Advertising
Advertising

5 Hacks for Dental Professionals: Land Awesome Jobs by Changing the Way You Look to Employers

5 Hacks for Dental Professionals: Land Awesome Jobs by Changing the Way You Look to Employers

If you’re a dental professional or thinking about becoming one, you’ll be happy to hear that the job outlook in the dental industry is bright. The Bureau of Labor Statistics’ Occupational Outlook Handbook rates the growth in jobs for dentists, dental hygienists, and dental assistants at “much faster than average.” While many industries are slowing down or stagnating, the dental industry keeps growing.

Working as a dental professional can be incredibly rewarding. But, like any job, it comes with its frustrations. Maybe you’re unemployed or underemployed. Maybe you’re unhappy in your current job. Maybe you’re not getting enough hours or the schedule isn’t right for you. Maybe your pay doesn’t match your skills and experience.

If you’re a dental professional who wants something different, these five hacks could give you the boost you need to take your career into your own hands.

Advertising

1. Explore the possibilities

A lot of people think full-time employment is ideal, but they may not see all the benefits of part-time or temporary jobs. If you can’t get full-time work or are unhappy in your full-time job, there is another way.

Consider going freelance. Being your own boss puts you in charge of your schedule. Filling your schedule with small jobs allows you to work the hours you want, schedule vacations without having to ask permission, and decide how many hours you want to put in.

If you’re currently employed full time, consider whether you’re happy in your job. If you want to make more money, adding a few hours of part-time work on the side can make it happen. If you’d rather be working somewhere else, working in other practices in your free time lets you see what’s out there.

Advertising

2. Avoid temp agencies—the pay is too low

Temp agencies set your hourly rate based on their own criteria, so your pay may not be in line with your experience and skills. And, practices may not be able to pay well when they hire through a temp agency. Filling a vacancy through a temp agency is an expensive process. The dental practice pays a high markup on your hourly rate. That means that much of the money you’re working for is going to the agency instead of to you.

Instead of a temp agency, contact dental practices directly or check out some online job boards. Better still, create a profile with an online job matching service. New, cloud-based dental temp agencies are emerging that take advantage of internet technology and don’t charge exorbitant fees. One example is Cloud Dentistry, which offers free access to professionals looking for work and a low monthly rate for dental practices looking to hire.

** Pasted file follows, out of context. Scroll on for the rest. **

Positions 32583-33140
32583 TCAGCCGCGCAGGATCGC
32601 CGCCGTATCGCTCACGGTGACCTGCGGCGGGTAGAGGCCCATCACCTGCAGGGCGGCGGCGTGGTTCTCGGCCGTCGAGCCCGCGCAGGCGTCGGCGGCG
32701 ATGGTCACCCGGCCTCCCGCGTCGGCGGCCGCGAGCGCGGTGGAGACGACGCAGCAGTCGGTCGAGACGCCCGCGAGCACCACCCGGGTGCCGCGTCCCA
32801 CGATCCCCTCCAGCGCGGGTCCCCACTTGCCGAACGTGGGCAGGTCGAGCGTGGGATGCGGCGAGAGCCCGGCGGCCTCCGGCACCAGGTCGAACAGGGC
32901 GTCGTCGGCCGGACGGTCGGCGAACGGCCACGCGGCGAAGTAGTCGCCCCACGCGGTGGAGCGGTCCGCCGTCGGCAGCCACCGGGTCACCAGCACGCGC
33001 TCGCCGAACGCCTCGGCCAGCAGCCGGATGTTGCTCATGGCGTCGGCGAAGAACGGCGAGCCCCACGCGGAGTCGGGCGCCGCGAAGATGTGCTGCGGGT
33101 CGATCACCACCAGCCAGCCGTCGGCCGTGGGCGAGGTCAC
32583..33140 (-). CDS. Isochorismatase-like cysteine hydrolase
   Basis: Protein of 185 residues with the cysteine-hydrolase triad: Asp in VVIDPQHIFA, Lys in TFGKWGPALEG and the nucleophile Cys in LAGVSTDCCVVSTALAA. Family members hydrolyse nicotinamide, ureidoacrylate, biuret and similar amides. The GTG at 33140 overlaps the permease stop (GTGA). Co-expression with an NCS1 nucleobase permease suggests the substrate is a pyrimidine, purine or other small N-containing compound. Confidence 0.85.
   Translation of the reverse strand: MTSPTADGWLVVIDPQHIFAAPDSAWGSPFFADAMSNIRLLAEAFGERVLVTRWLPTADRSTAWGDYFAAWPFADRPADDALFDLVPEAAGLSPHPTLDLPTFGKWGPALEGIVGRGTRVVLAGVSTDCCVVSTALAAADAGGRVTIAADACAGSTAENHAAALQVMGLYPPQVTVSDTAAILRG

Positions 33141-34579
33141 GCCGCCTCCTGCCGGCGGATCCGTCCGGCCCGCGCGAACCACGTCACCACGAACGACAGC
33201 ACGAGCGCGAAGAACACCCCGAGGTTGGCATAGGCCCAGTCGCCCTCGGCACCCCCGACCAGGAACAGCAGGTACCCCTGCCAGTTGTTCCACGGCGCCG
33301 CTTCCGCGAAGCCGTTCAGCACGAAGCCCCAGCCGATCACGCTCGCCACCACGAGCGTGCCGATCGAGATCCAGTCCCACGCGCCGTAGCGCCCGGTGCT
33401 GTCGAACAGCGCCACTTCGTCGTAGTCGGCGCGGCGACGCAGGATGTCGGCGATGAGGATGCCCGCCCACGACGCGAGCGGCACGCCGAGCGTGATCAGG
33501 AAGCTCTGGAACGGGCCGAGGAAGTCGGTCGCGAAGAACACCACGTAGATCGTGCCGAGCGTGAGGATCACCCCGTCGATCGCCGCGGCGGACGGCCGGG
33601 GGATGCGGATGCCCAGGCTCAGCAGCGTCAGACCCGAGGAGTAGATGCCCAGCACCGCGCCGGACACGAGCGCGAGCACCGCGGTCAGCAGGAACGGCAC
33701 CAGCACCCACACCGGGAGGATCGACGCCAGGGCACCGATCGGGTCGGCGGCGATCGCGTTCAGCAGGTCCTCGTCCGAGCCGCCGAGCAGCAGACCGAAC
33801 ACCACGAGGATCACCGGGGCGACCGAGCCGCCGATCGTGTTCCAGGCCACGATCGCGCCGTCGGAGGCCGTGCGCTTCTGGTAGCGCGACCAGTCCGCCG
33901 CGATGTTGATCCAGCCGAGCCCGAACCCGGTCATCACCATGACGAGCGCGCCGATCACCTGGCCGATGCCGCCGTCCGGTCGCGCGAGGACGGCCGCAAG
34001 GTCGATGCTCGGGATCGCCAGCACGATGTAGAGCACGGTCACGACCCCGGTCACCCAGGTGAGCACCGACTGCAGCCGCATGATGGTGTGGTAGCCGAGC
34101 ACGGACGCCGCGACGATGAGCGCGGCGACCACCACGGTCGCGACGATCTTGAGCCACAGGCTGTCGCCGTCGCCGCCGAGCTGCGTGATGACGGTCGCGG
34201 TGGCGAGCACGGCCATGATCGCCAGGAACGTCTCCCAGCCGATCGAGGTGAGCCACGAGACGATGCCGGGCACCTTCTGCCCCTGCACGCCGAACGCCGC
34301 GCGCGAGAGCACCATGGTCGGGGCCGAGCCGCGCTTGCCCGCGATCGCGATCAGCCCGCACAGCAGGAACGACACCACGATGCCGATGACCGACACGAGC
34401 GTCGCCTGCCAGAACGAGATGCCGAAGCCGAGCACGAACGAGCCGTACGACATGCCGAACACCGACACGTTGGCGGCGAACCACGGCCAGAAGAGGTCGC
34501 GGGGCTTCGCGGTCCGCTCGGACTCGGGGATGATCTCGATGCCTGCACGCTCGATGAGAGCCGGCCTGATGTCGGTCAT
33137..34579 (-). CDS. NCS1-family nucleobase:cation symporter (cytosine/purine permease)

3. Build an online presence to stand out

To get the jobs you want and revamp your career, you need to stand out. Resumes can show your experience, but they don’t always set you apart from others. Whether you’re looking for work on your own or through a temp agency, it’s easy to get lost in the crowd.

Advertising

Having your own space online to build and boost your personal brand makes you visible, inviting potential employers to find out more about you. A good online job-matching platform provides that space, giving you a highly visible way to show off your qualifications and your reviews from the dental practices you’ve worked with.

4. Communicate, communicate, communicate

When you’re looking for work, make sure you give dental practices an easy way to contact you by including one phone number and one professional-sounding email address in your resume. (It’s standard job-hunting advice, but it bears repeating.) If you’re sending a digital resume, you can include a link to your professional profile.

To bring your communications into the 21st century, consider using a popular professional network to show off your resume and keep your messages organized. If you decide to use a job board, temp agency, or online job matching platform, make sure they have real-time messaging capabilities and allow you to contact dental practices directly. Most agencies and boards don’t, and delays can cost you.

Advertising

5. Read reviews

When you’re offered an interview or a job, you want to know as much as possible about the practice. A great way to augment your basic knowledge of the practice is to get online. Read reviews from the practice’s patients to see if it’s the kind of place you’d want to work. Even better, see if you can find reviews from dental professionals who have worked with the practice. There are websites that allow workers to review their companies, and some online job-matching platforms host reviews. See what you can find out before accepting a position.

Changing the way you look to employers can change your whole life

When you take your career into your own hands, you decide how to run your own business. Bring more flexibility to your schedule or fill your hours with work (and your pockets with cash). Decide where and when you work, set your own rates, and enjoy the freedom that comes from being in charge of your own career. With the right tools and the right mindset, you can do great things.